Using Machine Learning in the Fight against COVID-19

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Using Machine Learning in the Fight against COVID-19

Using Machine Learning in the Fight against COVID-19

BIFOLD Fellow Prof. Dr. Frank Noé, who leads the research group AI for the Sciences, together with an international team, identified a potential drug candidate for the therapy of COVID-19. Among other methods, they used deep learning models and molecular dynamics simulations in order to identify the drug Otamixaban as a potential inhibitor of the human target enzyme which is required by SARS-CoV-2 in order to enter into lung cells. According to their findings, Otamixaban works in synergy with other drugs such as Camostat and Nafamostat and may present an effective early treatment option for COVID-19. Their work was now published in Chemical Science.

Visualization of the SARS-CoV-2 virus.
(© Unsplash / Fusion Medical Information)

While the availability of COVID-19 vaccines created some relief during the ongoing pandemic, there is still no effective therapy against the virus. One therapeutic approach pursues the strategy to prevent the virus from entering human cells.

In their publication, Frank Noé, who heads an interdisciplinary research unit at Freie Universität Berlin, and his colleagues at FU Berlin, German Primate Center, National Center for Advancing Translational Sciences (MD, USA), Fraunhofer Institute for Toxicology and Experimental Medicine, and Universität Göttingen could show that the late-stage drug candidate, Otamixaban, works as an effective inhibitor of SARS-Cov-2 lung cell entry by suppressing the activity of an enzyme called “transmembrane serine protease 2” (TMPRSS2). The SARS-CoV-2 virus uses its so-called spike protein (S-protein) to connect to an enzyme (ACE2) on the surface of a human lung cell. Subsequently the S-protein is cleaved by the enzyme TMPRSS2 thereby enabling the virus to enter the cell. Inhibiting TMPRSS2 with Otamixaban prevents the cell entry weakly, but this inhibitory effect is found to be profoundly amplified when combining Otamixaban with other known TMPRSS2-inhibiting drugs such as Nafamostat and Camostat.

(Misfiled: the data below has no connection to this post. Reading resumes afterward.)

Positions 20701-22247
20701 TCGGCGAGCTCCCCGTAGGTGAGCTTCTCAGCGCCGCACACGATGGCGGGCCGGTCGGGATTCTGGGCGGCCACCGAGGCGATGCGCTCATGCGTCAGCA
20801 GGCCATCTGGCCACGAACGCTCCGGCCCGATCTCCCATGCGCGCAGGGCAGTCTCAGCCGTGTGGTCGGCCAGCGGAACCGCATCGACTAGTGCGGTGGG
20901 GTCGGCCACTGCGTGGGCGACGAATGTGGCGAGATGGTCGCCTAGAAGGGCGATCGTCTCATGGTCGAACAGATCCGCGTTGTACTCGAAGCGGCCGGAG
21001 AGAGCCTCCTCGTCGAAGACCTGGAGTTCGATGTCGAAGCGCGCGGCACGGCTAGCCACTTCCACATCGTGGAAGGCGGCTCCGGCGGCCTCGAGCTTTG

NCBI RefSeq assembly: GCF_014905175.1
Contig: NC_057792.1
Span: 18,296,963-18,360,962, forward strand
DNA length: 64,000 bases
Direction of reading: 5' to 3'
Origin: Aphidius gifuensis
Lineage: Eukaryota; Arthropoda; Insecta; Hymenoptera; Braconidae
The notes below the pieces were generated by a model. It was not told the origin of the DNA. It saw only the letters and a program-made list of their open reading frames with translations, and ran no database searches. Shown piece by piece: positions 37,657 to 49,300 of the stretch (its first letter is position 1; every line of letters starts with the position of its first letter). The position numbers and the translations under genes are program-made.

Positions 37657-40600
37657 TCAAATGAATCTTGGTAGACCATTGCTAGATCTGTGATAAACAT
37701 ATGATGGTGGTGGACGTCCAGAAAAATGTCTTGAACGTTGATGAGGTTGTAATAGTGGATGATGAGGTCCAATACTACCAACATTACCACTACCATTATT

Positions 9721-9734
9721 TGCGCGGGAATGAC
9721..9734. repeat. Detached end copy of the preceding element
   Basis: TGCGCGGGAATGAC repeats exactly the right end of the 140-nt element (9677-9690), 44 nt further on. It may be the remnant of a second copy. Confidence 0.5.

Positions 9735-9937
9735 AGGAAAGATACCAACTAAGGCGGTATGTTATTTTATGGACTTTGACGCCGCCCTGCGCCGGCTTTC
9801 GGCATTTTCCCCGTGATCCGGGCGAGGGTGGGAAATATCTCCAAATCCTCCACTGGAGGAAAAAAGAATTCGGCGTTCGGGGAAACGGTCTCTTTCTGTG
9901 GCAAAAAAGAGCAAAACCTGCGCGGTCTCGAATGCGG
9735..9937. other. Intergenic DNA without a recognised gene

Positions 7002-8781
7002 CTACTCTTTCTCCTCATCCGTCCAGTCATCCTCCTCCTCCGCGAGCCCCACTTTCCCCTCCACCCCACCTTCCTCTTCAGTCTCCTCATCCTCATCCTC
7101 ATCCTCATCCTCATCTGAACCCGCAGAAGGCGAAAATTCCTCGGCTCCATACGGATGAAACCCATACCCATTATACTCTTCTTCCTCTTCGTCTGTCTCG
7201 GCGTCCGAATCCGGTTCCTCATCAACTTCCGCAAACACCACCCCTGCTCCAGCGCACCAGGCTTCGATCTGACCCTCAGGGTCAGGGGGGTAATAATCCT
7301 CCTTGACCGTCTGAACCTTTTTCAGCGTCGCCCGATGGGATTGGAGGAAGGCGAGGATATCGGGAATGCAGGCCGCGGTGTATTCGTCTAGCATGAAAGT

Otamixaban prevents TMPRSS2 from activating the Coronavirus’ spike protein, resulting in its inability to bind to the ACE2 receptor and enter the human cell.
(© Tim Hempel et al.)

Frank Noé and his team analyzed the inhibitory effects of Otamixaban in silico, i.e. by machine learning and computer simulation. They combined deep learning methods and molecular dynamics simulation in order to screen a database of druglike molecules for potential inhibitors of TMPRSS2. Otamixaban was one of the proposed candidates that was confirmed to be active in the experimental assay. Subsequently, the Noé group conducted extensive molecular dynamics simulations of the TMPRSS2-Otamixaban complex and applied big data analytics in order to understand the inhibition mechanism in detail, while in parallel the inhibitor effect of Otamixaban was confirmed in cells and lung tissue.

Prof. Dr. Frank Noé

“The new machine learning methods that we develop at BIFOLD do not only help to solve fundamental problems in molecular and quantum physics, they are also increasingly important in application-oriented biochemical research. I believe it is very likely that if we hopefully end up with effective therapy options against COVID-19, machine learning will have played a key role in identifying them.”